July 2, 2014 —
It’s July, and financial institutions, and U.S. insurance agents and brokers are now required, since yesterday, to comply with the 2010 Foreign Account Tax Compliance Act regulations, which means some groups have swung into gear to work with the law meant to report foreign financial assets.
According to the IRS, under FATCA, to avoid being withheld upon, foreign financial institutions (FFIs) may register with the IRS and agree to report to the IRS certain information about their U.S. accounts, including accounts of certain foreign entities with substantial U.S. owners.
Enforcement is supposed to start now but there may be delays in enforcement but only with good-faith efforts to comply.
The Council of Insurance Agents & Brokers (CIAB) has been hard at work on a new portal to simplify the IRS form exchange between U.S. insurance brokers and foreign insurers.
FATCA’s inclusion of non-cash value insurance premiums despite the lack of revenue and any connection to tax evasion could apparently not be avoided, even after attempts to draw attention to the issue in Congress and with the U.S. Treasury and try and get some change in place before July 1. That did not happen, as the issue was flagged for Treasury quite late.
About two months, during budget hearings, ago Treasury Secretary Jacob Lew was grilled before the House Appropriations Committee by Rep. Ander Crenshaw, R-Fla., on why non-cash value insurance premiums were included in the then-looming regulation.
The law generally requires that foreign insurers receiving U.S.-source premiums provide W-8BEN-E forms to their U.S. insurance brokers to demonstrate that they are either FATCA-compliant or FATCA-exempt in order to avoid otherwise mandatory 30% withholding.
CIAB’s W-8BEN-E portal allows global carriers to upload their W-8 forms to a database which U.S. brokers can then search and download.
Demonstrating compliance requires a certificate to be collected and stored from every foreign entity involved with a policy with even the slightest exposure to U.S. risk, and the portal allows this through the exchange of W-8BEN-E forms.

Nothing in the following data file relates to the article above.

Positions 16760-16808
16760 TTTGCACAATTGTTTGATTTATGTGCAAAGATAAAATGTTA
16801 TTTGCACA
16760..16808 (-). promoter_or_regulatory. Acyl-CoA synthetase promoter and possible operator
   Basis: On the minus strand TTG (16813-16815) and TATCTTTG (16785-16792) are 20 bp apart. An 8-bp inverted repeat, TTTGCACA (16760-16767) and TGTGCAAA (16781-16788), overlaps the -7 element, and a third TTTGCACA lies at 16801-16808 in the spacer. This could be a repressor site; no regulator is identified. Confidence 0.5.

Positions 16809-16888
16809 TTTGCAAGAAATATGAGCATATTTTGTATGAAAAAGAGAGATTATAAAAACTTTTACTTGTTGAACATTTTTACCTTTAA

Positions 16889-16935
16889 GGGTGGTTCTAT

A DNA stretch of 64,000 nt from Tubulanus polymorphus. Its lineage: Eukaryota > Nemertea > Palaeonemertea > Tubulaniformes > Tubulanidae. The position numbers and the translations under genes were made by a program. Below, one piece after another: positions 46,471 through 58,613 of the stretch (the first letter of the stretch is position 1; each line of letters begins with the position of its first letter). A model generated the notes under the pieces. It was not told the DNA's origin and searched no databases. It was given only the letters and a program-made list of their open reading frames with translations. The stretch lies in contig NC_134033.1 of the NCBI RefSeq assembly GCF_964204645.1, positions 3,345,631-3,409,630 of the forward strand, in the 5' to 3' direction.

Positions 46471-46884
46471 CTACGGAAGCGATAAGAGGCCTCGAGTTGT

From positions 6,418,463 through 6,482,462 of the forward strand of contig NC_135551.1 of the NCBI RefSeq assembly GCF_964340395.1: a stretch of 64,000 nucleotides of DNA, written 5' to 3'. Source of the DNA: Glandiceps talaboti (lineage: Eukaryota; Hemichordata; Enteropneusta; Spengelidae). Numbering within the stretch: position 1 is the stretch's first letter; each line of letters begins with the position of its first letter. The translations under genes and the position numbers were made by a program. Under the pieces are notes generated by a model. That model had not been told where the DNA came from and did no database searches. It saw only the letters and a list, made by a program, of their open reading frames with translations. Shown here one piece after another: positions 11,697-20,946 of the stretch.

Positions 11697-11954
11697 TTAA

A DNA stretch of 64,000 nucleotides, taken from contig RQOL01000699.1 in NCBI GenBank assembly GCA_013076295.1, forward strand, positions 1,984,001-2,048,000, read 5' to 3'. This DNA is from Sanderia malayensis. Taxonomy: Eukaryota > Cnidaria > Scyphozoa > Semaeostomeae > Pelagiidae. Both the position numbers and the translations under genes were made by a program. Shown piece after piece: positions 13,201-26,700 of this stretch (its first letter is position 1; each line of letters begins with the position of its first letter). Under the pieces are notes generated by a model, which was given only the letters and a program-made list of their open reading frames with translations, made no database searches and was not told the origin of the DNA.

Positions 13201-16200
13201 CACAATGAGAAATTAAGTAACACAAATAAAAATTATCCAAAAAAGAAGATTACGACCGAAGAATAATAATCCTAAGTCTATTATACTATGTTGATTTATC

There is a $10 processing fee, but usage for the duration of 2014 is free of charge. After that, the cost will be between $200 and $500 annually, depending on the brokers’ affiliation with the Council.
Before the law went into effect, the Council worked to try and identify all the foreign carriers with which its member brokers do business, so that this online portal was the most comprehensive resource for W-8BEN-Es in the market. CIAB’s member firms have helped it identify hundreds of offshore insurers and it claims good communications with them and our colleagues abroad.
That doesn’t mean every company that does business with U.S. brokers has signed on yet, of course, to this new solution to an IRS conundrum for the industry.
But, according to Joel Wood of the Council, “We can’t imagine why any FATCA-compliant international carrier wouldn’t want to participate. FATCA is a burden, this can only relieve some of that burden.” But Wood did acknowledge that “we are in a bit of a transitional period; we have hundreds of carriers that we have contacted (and there is universal interest). It will be an evolving product, but we have high confidence that it will be the go-to clearinghouse.”
The IRS website provides a web application that provides paperless FATCA registration.
The IRS has published a Foreign Financial Institution (FFI) list on IRS.gov. The list contains the names of financial institutions and other entities that have completed FACTA ) registration with the IRS and obtained a global intermediary identification number (GIIN).
CIAB says it is still working with the Treasury Department on the issues involved. It’s “not a total solution” – there are annual premium reporting requirements for brokers, but CIAB is keeping up the conversation on those, Wood says.
While many entities are required to register with the IRS and obtain a GIIN in order for payments to them to be free of FATCA withholding, many other entities are not required to and must meet different requirements, for payments to them to be free of FATCA withholding. The IRS advises one to get a tax advisor if uncertain.
“It has been a very frustrating process because we have never understood a good rationale for why non-cash value property casualty insurance transactions should considered financial or could be utilized as a mechanism for international tax avoidance,” Wood said in his address to members.
The IRS concern CIAB evinced in is talk with Treasury officials were the possibility that hedge funds utilizing offshore captives for tax evasion and parking excessive premiums there.
We surely don’t want to be part of any of that Wood said, but FATCA’s application on a $2.5 trillion industry of non-cash value premiums is “a matter of the tail wagging the dog,” he told CIAB members.
A response from Treasury’s IRS was pending.